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by Bill Gibron

3 Aug 2011


As with many Italian filmmakers of his era, Michelangelo Antonioni got his start in journalism. After a childhood of privilege and precocious talents (it is said he was a marvelous violinist by age nine), he fell in love with cinema. Indulged by his overprotective parents, he has free reign to explore all aspects of his impending muse. It was during his time at the University of Bologna when he first developed an affinity for the “lower” classes. He found them more alive and vibrant than the staid and stiff members of the pre-War bourgeoisie. After graduation he struggled as a film journalist, went back to school to study the artform, and eventually found a job with the official fascist publication of the subject (run by dictator Benito Mussolini’s son, Vittorio). After a stint in the army (where he helped other future filmmakers with their efforts), he fell back in to his favorite form, using his time in the military to create documentary style neo-realistic takes on everyday Italian life.



Read the rest of the entry within our 100 Essential Directors series.

by Bill Gibron

3 Aug 2011


There are really two Kenneth Anger’s running around in the new millennium—three if you add in his current crusade as a certified pagan, supporter of the works of Aleister Crowley and Anton LaVey, and advocate of Wicca. Many might know him from his famous show biz tell-alls, Hollywood Babylon and Hollywood Babylon II, terrific pre-tabloid tomes that exposed many of Tinsel Town’s tawdriest secrets. But for the chosen few who have followed the careers of such motion picture mavericks as John Waters and David Lynch, Anger is an idol, an experimental underground filmmaker who forged a specific celluloid identity out of his experience with old school studio films, a complicated childhood, and his emerging homosexuality. By the time the ‘80s rolled around, he had contributed more to the fringes of the full blown independent movie scene than any other artist from his time.



Read the rest of the entry within our 100 Essential Directors series.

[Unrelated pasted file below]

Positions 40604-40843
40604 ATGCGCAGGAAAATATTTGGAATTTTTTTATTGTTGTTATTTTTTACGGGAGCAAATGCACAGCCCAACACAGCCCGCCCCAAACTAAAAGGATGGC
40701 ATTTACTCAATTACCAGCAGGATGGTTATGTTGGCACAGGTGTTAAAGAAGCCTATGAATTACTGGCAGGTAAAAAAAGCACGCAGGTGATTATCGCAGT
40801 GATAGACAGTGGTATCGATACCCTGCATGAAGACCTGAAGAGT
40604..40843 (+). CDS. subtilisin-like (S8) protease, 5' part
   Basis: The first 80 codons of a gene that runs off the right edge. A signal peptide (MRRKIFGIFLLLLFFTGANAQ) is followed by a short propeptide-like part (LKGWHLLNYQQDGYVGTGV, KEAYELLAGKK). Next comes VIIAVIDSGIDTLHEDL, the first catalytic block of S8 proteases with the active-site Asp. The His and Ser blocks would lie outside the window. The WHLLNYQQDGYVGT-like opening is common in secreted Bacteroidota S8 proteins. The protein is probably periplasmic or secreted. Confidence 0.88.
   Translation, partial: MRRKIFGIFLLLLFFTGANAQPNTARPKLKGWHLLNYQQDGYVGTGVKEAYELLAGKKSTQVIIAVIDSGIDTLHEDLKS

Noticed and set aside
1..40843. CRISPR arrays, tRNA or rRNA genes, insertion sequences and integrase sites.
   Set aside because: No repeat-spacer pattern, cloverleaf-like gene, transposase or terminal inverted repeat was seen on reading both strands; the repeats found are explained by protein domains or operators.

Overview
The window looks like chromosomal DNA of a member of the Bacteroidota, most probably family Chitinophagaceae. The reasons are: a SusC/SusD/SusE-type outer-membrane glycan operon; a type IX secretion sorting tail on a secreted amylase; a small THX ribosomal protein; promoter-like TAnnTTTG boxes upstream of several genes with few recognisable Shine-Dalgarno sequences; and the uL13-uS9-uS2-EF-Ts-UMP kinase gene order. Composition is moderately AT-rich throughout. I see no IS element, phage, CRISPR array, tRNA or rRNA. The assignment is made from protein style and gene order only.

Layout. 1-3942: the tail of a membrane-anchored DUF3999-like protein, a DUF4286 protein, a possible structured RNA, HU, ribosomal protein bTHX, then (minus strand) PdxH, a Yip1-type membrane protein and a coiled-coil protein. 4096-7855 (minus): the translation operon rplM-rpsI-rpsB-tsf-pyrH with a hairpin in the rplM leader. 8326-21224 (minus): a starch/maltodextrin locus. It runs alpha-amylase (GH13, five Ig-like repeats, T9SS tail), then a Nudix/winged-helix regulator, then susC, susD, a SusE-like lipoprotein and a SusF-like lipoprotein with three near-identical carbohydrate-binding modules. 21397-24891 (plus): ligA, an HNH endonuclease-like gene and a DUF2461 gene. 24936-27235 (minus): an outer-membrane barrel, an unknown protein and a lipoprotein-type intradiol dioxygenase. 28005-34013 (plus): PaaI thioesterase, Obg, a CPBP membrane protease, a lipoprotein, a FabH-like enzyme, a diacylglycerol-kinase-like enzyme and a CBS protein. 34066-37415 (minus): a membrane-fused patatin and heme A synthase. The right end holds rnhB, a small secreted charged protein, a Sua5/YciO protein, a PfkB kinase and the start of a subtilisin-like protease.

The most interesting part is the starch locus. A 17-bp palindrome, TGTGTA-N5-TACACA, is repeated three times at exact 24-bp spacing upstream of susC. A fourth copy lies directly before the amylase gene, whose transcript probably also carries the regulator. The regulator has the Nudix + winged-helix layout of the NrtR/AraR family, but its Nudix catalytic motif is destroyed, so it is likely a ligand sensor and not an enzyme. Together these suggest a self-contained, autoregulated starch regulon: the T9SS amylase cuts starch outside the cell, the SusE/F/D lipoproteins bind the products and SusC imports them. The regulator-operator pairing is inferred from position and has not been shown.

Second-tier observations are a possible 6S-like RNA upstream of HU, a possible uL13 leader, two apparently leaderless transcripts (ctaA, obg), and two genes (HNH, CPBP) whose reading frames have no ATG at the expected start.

by PopMatters Staff

3 Aug 2011


Arrica Rose & the ...‘s release their third full-length, Let Alone Sea, August 22nd on pOprOck records and it’s chock full of the hook-filled folk-pop which is the group’s trademark. While sounding thoroughly contemporary, Arrica Rose’s sound is rooted in the classic pop of the ‘60s with nods to even earlier eras like the harmonies heard on ‘40s swing recordings. Her band, the …’s (“The Dot Dot Dots”). is meant to “describe the collaborative nature of her project which evolved from a four-piece guitar-driven band into an intricate sonic landscape including keys, mandolin, toy piano, omnichord and more.” Let Alone Sea contains 10 new tunes, but we have a special treat for you today… the premiere of “Lions & Tigers & Bears”, which doesn’t appear on the new album, but compliments the new work’s style perfectly.

by William Carl Ferleman

3 Aug 2011


New York has had it good concerning Shakespearean theater recently, given that The Merchant of Venice, which starred Al Pacino as Shylock, was successfully produced. This summer, New York is presently hosting a six-week residency from England’s prestigious Royal Shakespeare Company, which the New York Times has called one of “the most famous classical theater companies in the world.” The R.S.C. will produce five plays in 45 performances, until 14 August. The plays are as follows: As You Like It,Julius Caesar,King Lear,Romeo and Juliet, and The Winter’s Tale. Don’t miss any one of them!

 

by Tim Slowikowski

3 Aug 2011


What defined Paul Thomas Anderson as a filmmaker early in his career was his ability and ambition at such a young age. Upon the release of Hard Eight in 1996, a 26-year-old Anderson was already preparing his breakthrough opus, Boogie Nights, a film that would see him immediately and often compared to his idols, Robert Altman and Martin Scorsese. Instead of flaming out like Orson Welles, Anderson has developed from a mere wunderkind to a singular voice playing in the sandbox big themes: love, self-destruction, family and death.

Perhaps most astounding is his recent creation of Daniel Plainview, a man who stands alone in There Will Be Blood but also in the larger context of Anderson’s oeuvre. His misanthropic use of Manifest Destiny ends up eating him alive. Plainview embodies the direct consequence of not finding an outlet for love, a vacant man left only to gasp, “I’m finished.” If Blood is any indication, Anderson is only at the beginning of a new phase in his career, exploring scope through the use of restraint.

Read the rest of the entry within our 100 Essential Directors series.

//Mixed media
//Blogs

Cage the Elephant Ignite Central Park with Kickoff for Summerstage Season

// Notes from the Road

"Cage the Elephant rocked two sold-out nights at Summerstage and return to NYC for a free show May 29th. Info on that and a preview of the full Summerstage schedule is here.

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